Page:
Indonesia: 11 Dead in Marapi Volcano Eruption
Indonesia’s Mount Marapi volcano Sunday eruption has left 11 climbers dead and scores more are stranded. The 2,891 metre-high volcano on Sumatra threw ash, white-and-gray ash plumes, as high as three kilometers into the air, hot ash clouds spread over several kilometers.
The eruption stranded 75 climbers, who had made their up to the mountain on Saturday, injured several. They sustained burn injuries and one had a broken limb. Rescuers evacuated the climbers, their faces and hair smeared with volcanic dust and rain.
Authorities advised villagers to wear eyeglasses to protect them from volcanic ash as falling ash blanketed several villages and blocked sunlight.
Climbers Shouldn’t Have Been on Marapi Volcano
Hendra Gunawan, the head of the Center for Volcanology and Geological Disaster Mitigation, said Marapi has stayed at the third highest of four alert levels since 2011. This level indicates above normal volcanic activity and prohibits climbers or villagers within 3km of the mount’s peak.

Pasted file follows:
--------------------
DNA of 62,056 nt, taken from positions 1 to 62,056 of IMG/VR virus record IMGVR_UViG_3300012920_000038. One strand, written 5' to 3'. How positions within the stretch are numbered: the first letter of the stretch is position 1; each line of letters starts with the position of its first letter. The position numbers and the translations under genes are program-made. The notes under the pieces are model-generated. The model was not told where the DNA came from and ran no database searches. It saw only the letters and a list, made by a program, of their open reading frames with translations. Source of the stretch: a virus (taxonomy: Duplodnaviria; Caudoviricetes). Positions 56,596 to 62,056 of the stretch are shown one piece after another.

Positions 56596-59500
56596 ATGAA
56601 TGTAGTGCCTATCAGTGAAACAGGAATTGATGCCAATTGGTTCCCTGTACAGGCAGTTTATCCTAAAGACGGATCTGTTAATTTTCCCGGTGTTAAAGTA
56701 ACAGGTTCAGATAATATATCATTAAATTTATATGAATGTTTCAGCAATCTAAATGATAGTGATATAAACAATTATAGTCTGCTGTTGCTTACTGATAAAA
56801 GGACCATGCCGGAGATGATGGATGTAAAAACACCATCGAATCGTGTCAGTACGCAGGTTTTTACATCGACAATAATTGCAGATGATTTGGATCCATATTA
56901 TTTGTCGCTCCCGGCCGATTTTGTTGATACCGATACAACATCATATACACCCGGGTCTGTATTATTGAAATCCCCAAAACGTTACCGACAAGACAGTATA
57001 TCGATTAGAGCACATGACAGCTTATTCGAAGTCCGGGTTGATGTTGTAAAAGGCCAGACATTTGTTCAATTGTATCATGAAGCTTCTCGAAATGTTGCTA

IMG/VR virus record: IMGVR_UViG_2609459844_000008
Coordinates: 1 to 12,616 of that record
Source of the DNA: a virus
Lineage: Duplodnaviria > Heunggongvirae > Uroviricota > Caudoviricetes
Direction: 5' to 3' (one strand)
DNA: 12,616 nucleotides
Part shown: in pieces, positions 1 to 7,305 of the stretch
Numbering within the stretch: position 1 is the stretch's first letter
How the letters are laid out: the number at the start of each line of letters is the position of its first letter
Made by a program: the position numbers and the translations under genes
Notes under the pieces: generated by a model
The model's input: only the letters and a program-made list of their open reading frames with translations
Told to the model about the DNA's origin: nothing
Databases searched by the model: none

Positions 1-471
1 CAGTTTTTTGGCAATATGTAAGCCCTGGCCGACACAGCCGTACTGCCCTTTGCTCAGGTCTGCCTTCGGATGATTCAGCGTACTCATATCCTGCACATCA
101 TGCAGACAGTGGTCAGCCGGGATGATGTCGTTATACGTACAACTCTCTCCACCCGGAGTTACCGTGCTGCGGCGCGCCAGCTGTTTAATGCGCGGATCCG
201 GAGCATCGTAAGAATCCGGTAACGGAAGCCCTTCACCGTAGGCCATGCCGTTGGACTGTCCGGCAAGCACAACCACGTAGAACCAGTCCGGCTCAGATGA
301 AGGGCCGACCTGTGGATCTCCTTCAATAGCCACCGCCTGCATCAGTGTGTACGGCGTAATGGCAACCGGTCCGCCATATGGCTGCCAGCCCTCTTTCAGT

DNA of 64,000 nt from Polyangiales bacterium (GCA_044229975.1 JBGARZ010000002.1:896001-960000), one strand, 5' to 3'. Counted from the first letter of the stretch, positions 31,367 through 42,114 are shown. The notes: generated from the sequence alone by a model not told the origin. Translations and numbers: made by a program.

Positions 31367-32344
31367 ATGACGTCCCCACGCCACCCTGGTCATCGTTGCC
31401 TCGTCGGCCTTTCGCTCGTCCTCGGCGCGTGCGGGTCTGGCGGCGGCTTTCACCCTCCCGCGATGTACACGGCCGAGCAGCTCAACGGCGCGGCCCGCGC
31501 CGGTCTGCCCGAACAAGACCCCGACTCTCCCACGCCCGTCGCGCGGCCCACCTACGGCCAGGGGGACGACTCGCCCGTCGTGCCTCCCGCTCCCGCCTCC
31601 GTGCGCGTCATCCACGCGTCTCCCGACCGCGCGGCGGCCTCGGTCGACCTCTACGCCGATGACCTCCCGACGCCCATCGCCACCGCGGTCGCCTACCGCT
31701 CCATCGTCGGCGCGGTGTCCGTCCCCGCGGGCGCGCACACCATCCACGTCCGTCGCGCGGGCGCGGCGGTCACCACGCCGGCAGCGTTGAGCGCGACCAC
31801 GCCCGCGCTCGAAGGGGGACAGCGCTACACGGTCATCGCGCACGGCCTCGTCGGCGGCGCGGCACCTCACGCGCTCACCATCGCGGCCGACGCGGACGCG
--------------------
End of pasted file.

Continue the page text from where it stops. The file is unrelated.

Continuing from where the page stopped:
“This means that there should be no climbing to the peak. Climbers were only allowed below the danger zone. But sometimes many of them broke the rules to fulfill their satisfaction to climb further.”
But an official at the local Search and Rescue Agency in Padang said all of the climbers had registered at two command posts or online through West Sumatra’s conservation agency before they climbed. Hari Agustian said it was possible that some climbers took illegal roads or local residents were active in the area. But this cannot be confirmed.
He said Sunday’s eruption was not preceded by a significant increase in volcanic earthquakes. “Deep volcanic earthquakes were only recorded three times between November 16 and on Sunday. The eruption process is taking place quickly and the center of pressure is very shallow, around the peak.”
Marapi Eruptions Sudden
Gunawan highlighted that Marapi has been observed regularly, erupting since 2004 with a gap of two to four years. “Marapi eruptions are always sudden and difficult to detect using equipment because the source is near the surface.”
The volcanologist said this eruption was not caused by the movement of magma. Marapi is one of the more than 120 active volcanoes in Indonesia. Eruption at Marapi is still ongoing.